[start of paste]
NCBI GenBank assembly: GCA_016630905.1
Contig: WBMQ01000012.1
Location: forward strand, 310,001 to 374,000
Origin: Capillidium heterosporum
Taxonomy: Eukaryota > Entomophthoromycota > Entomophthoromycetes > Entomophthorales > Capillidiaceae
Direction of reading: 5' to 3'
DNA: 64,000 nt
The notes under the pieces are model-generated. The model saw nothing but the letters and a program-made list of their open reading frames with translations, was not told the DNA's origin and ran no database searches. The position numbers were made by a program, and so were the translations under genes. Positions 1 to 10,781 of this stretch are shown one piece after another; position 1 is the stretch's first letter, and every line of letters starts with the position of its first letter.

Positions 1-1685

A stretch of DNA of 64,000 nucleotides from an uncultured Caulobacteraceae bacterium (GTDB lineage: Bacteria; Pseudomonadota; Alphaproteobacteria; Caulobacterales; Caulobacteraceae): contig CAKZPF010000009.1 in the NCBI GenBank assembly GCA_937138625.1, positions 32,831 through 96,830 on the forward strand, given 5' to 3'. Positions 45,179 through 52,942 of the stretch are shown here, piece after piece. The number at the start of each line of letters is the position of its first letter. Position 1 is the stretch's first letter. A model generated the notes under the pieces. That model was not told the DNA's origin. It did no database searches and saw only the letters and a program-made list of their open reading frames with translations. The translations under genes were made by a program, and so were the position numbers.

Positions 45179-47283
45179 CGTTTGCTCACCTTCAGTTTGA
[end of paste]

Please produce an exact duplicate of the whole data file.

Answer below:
NCBI GenBank assembly: GCA_016630905.1
Contig: WBMQ01000012.1
Location: forward strand, 310,001 to 374,000
Origin: Capillidium heterosporum
Taxonomy: Eukaryota > Entomophthoromycota > Entomophthoromycetes > Entomophthorales > Capillidiaceae
Direction of reading: 5' to 3'
DNA: 64,000 nt
The notes under the pieces are model-generated. The model saw nothing but the letters and a program-made list of their open reading frames with translations, was not told the DNA's origin and ran no database searches. The position numbers were made by a program, and so were the translations under genes. Positions 1 to 10,781 of this stretch are shown one piece after another; position 1 is the stretch's first letter, and every line of letters starts with the position of its first letter.

Positions 1-1685

A stretch of DNA of 64,000 nucleotides from an uncultured Caulobacteraceae bacterium (GTDB lineage: Bacteria; Pseudomonadota; Alphaproteobacteria; Caulobacterales; Caulobacteraceae): contig CAKZPF010000009.1 in the NCBI GenBank assembly GCA_937138625.1, positions 32,831 through 96,830 on the forward strand, given 5' to 3'. Positions 45,179 through 52,942 of the stretch are shown here, piece after piece. The number at the start of each line of letters is the position of its first letter. Position 1 is the stretch's first letter. A model generated the notes under the pieces. That model was not told the DNA's origin. It did no database searches and saw only the letters and a program-made list of their open reading frames with translations. The translations under genes were made by a program, and so were the position numbers.

Positions 45179-47283
45179 CGTTTGCTCACCTTCAGTTTGA